KATHMANDU — When researchers last year confirmed the presence of the manul, the “world’s grumpiest cat,” on the world’s highest mountain, they immediately looked at past records of the elusive feline in Nepal. And they found that the first person to confirm the cat’s presence in the country was one Bikram Shrestha.
It seemed fitting, given that Shrestha — who recently completed his Ph.D. at the Global Change Research Institute of the Czech Academy of Sciences, Charles University — has extensive research experience in the Himalayas.
But his cat of concern is of a heftier pedigree than the manul (Otocolobus manul): it’s the king of the mountains itself, the snow leopard (Panthera uncia).
Shrestha studied zoology at Tribhuvan University in Kathmandu and began his research career in 2004 by studying the Himalayan tahr (Hemitragus jemlahicus) on Sagarmatha (also known as Mount Everest), a wild goat considered a key prey species for snow leopards.
He went on to work for various organizations such as the U.S.-based Snow Leopard Conservancy and WWF before pursuing his doctorate in 2014.
His team was also the first to confirm the presence of three snow leopards in lower-elevation areas in western Nepal’s Mustang district.
During his doctorate studies, Shrestha carried out extensive fieldwork using scat analysis and camera traps in the Annapurna and Sagarmatha regions of Nepal.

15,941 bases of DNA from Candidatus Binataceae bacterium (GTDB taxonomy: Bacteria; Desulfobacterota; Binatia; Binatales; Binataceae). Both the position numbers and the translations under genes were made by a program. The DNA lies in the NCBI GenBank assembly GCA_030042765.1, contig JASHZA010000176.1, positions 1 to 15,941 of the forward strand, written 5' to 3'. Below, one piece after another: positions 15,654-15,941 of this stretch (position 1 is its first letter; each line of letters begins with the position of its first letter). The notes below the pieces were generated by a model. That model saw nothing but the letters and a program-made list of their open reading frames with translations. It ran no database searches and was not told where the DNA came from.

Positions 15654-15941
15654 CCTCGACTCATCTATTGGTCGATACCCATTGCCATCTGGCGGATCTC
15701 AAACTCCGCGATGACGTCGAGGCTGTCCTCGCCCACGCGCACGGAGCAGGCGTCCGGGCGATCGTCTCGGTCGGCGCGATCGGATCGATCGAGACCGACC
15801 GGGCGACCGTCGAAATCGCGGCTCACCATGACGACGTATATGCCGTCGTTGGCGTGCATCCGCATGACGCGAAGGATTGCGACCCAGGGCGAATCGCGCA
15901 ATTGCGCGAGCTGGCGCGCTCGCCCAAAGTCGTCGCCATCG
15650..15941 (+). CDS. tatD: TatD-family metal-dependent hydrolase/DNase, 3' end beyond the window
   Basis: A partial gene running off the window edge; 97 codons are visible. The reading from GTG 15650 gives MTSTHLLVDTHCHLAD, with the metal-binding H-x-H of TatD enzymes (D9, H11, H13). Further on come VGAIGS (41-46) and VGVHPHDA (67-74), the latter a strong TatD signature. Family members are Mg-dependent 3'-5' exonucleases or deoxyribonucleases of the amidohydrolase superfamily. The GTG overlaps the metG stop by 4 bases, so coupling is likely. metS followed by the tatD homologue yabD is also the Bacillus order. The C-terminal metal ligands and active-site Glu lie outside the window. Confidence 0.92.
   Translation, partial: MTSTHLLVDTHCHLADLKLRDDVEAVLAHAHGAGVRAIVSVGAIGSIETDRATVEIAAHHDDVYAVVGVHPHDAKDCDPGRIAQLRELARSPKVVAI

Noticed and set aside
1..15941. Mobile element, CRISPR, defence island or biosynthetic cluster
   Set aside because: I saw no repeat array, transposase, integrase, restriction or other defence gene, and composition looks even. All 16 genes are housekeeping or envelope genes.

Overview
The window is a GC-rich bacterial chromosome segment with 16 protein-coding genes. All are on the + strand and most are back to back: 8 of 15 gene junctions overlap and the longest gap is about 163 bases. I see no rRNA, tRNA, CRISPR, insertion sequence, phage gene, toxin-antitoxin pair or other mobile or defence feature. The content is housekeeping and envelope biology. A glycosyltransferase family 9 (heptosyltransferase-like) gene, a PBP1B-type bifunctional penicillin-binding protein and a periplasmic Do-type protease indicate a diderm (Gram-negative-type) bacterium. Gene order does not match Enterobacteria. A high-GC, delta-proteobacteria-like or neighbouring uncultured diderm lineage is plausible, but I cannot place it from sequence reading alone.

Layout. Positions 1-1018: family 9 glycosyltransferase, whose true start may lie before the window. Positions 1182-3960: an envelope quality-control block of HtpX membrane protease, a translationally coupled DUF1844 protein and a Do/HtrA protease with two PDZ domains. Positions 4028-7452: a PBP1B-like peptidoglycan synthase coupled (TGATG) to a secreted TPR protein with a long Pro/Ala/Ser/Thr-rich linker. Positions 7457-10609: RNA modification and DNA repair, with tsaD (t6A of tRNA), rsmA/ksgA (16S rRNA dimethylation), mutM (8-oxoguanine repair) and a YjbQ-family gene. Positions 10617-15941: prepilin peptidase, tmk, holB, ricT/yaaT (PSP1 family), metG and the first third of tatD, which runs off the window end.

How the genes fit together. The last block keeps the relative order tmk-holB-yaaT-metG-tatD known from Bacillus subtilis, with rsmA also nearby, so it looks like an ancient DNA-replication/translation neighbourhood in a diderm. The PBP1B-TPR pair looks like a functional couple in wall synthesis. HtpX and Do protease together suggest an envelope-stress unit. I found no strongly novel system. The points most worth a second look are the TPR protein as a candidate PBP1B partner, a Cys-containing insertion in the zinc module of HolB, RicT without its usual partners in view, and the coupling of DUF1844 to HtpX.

It was his team that found, nearly 17 years after the confirmation of the big cat in the Sagarmatha region, that the population of snow leopards there has been fragmented into two, with limited communication and breeding between members of the two groups.
In a new book that he co-edited, titled Snow Leopard in Nepal, Shrestha describes his Ph.D. work. Mongabay’s Abhaya Raj Joshi spoke with Bikram Shrestha by phone recently to learn about his work. The following interview has been translated from Nepali and lightly edited for length and clarity.
Mongabay: In your book, you mention that climate change is likely to have an impact on snow leopards in Nepal’s Himalayas. Could you explain how you came to this conclusion and what are the potential impacts?
Bikram Shrestha: As part of my study, we prepared a model to reflect the habitat suitability of snow leopards throughout their range in Nepal. We looked at 19 different variables, such as the slope of the terrain, temperature, rainfall, and distance to the nearest village, which could affect the distribution of snow leopards in Nepal.
For modeling purposes, we used data from our fieldwork in the Annapurna and Sagarmatha regions between 2014 and 2016 using camera traps as well as DNA analysis of snow leopard scat. For the rest of the country, we used data from various published and unpublished sources.
Our model shows that annual mean temperature and precipitation, which are closely linked to climate change, are one the major factors affecting snow leopard habitat in Nepal. The model suggests that in a warming world, the lower limit of distribution of the animal will be pushed upward. This means that snow leopard populations will shift northward when the average minimum temperature increases. For example, if a snow leopard is living in an area with an average minimum temperature of 5° Celsius [41° Fahrenheit], it will move further north when the same temperature reaches 6 or 7°C [43-45°F]. This implies that we will have to move further north to find snow leopards living in their southernmost habitat.
Mongabay: What could be some of the consequences of such a shift for the animals?